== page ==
Abstraction Part 2: The Student Perspective

selfies_LOTFThis past Friday I posted briefly about an assignment I gave my gifted students to work on their ability to connect more abstract ideas to text that they’re reading (In this case, Lord of the Flies). You can read about it here. I stuck with pop culture topics that the students would be familiar with for the purposes of keeping interest as well as in an effort to get the mini-project done in the hour-long class period. Well, the results are in and I have to say I’m proud of some of the connections they make. Many make simple one-to-one connections with characters, but a few dug a little deeper. This should hopefully lead to introducing more difficult abstract topics in the future. Read on to see some of the results with explanations of the work!

selfies_LOTFThis gem was produced with ‘selfies’ in mind for a topic. While this image doesn’t include a clear explanation, I’d be willing to say the picture and caption say more than enough. It’s creative and shows a clear tie to power structures in Lord of the Flies and our modern affinity to show the world images of ourselves. What do you think?

Snapchat_LOTFSnapChat is an interesting phenomenon in of itself. Here students have connected the idea of consequence and perceptions with the boys on the island; they do a great job of connecting their idea directly to the text as well.

HP_LOTFWhile a simple and ‘dry’ with no images tied to slide, this particular connection to Harry Potter develops bridges to various symbols in both texts. While not mentioned here, in class the idea of some of these symbols really being archetypes even though they are not exactly the same, made for interesting discussion. These seem quite astute to me!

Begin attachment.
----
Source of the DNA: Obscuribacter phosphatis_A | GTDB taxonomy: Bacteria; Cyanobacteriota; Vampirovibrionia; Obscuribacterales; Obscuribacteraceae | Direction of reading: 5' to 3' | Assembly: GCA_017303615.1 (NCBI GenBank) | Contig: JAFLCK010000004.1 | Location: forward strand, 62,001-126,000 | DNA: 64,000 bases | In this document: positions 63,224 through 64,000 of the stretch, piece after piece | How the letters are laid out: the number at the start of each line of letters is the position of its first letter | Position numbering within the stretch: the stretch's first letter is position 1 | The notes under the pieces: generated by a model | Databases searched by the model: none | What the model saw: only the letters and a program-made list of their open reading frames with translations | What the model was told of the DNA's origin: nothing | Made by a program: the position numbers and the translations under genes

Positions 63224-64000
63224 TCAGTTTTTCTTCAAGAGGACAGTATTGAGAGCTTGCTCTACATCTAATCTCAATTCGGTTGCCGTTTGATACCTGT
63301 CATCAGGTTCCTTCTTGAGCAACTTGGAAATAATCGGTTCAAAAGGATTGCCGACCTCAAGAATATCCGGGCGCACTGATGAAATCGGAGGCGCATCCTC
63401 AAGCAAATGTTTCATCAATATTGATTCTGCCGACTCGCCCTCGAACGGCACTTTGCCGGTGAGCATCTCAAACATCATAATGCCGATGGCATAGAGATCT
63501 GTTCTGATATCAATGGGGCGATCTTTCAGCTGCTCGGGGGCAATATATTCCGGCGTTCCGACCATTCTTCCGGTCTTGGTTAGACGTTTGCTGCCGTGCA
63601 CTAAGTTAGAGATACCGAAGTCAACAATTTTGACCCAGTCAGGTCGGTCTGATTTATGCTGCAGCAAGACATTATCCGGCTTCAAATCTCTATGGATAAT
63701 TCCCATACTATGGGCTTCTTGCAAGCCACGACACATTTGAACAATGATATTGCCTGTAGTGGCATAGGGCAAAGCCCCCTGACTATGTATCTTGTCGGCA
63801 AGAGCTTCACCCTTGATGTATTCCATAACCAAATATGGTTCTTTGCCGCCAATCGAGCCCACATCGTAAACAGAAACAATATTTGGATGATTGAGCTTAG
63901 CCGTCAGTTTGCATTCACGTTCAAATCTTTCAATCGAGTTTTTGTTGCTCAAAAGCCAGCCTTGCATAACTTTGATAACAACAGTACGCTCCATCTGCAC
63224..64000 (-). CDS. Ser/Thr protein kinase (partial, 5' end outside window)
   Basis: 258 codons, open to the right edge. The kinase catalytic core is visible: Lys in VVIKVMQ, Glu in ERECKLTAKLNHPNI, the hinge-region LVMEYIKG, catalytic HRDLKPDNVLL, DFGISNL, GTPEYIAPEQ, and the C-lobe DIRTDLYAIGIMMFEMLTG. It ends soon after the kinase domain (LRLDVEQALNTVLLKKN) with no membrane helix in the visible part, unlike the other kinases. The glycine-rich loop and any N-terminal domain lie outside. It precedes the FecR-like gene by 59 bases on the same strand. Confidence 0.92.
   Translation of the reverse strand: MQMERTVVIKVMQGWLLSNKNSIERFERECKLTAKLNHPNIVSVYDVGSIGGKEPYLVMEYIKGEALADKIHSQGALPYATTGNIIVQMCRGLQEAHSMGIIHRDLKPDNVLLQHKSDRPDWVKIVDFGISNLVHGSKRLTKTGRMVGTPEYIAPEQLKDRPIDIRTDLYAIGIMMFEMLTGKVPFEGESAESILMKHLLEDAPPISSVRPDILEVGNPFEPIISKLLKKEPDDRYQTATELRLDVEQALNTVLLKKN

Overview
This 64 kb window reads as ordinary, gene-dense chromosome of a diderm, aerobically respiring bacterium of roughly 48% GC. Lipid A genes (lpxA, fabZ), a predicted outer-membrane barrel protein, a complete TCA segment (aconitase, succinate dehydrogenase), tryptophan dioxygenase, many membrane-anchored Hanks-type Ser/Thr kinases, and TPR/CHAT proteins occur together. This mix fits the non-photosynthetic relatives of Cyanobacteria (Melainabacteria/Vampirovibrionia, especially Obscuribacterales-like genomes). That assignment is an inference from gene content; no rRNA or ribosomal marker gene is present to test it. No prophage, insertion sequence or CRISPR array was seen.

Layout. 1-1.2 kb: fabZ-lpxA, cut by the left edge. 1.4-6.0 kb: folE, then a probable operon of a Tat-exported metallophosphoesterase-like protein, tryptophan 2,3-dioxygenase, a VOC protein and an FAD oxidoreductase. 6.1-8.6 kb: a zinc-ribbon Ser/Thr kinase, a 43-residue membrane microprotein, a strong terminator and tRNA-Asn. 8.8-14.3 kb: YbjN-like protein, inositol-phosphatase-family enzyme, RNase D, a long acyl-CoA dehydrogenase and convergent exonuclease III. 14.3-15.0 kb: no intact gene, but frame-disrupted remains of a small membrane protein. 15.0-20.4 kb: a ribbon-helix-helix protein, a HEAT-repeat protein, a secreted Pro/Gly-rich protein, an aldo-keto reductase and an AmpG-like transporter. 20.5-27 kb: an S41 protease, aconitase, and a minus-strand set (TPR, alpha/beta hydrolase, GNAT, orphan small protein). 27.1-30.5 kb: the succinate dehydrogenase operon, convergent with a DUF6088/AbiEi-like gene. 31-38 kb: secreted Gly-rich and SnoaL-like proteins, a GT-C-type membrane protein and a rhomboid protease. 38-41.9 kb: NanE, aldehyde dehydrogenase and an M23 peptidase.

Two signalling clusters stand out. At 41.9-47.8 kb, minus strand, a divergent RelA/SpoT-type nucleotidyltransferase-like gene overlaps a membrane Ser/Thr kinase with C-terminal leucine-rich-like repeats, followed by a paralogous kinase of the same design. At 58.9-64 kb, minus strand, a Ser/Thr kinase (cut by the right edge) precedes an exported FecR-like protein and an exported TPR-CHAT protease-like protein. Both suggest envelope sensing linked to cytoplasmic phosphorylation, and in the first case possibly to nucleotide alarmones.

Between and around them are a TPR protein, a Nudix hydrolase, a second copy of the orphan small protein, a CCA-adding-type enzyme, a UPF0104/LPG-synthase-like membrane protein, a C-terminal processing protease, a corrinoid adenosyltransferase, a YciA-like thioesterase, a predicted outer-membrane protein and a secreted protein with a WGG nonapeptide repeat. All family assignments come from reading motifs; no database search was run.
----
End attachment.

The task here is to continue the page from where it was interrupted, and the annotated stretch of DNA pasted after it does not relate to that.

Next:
Starwars_LOTF1Here’s a two parter. This first slide is clearly a brief connection to Star Wars. What I found so apt about this slide, however, is the last three words. What a powerful idea that the text and movie are tied to a battle for the soul! While not deeply tied to a passage like others, this certainly makes me stop to think of my own comparisons. Part two here…

Starwars_LOTF2…simply makes me smile. It’s always fun to see students have fun with genre and cross written forms with abstraction and humor!

Adventure_LOTFThis is one of my favorites. It takes a rather dark theory about the show Adventure Time (very popular with older children and younger teens) and ties it to the darkness found in Lord of the Flies. I remember distinctly the girls in this group asking if they could have ‘permission’ to tie their topic with the theory presented above. I found this interesting that they felt they needed an authoritative voice to allow them to make the connection. Why didn’t they feel authorized already? Was it something I’ve said before? Or were they worried they’re connection had no real value? If you read what they wrote above, I think their is no doubt how powerful their connections are!

And the most interesting for last…

Miley_LOTFOh Miley, what would I do without you?! This group was incredibly excited about taking Miley as topic to tie to Lord of the Flies. They worked hard on it. (They originally produced three slides all with animations with multimodality subconsciously in mind.) They wanted to talk about it with the class and ‘show it off.’ Rightfully so–they do a great job tying their ideas not only to images, but to the text as well. The passage they chose is quite apt don’t you think? While not every group took full ownership of this mini-project, it was inspiring to watch this particular group own, love, and share their collaboration.








Leave a Reply

Fill in your details below or click an icon to log in:

WordPress.com Logo

You are commenting using your WordPress.com account. Log Out /  Change )

Google photo

You are commenting using your Google account. Log Out /  Change )

Twitter picture

You are commenting using your Twitter account. Log Out /  Change )

Facebook photo

You are commenting using your Facebook account. Log Out /  Change )

Connecting to %s

This site uses Akismet to reduce spam. Learn how your comment data is processed.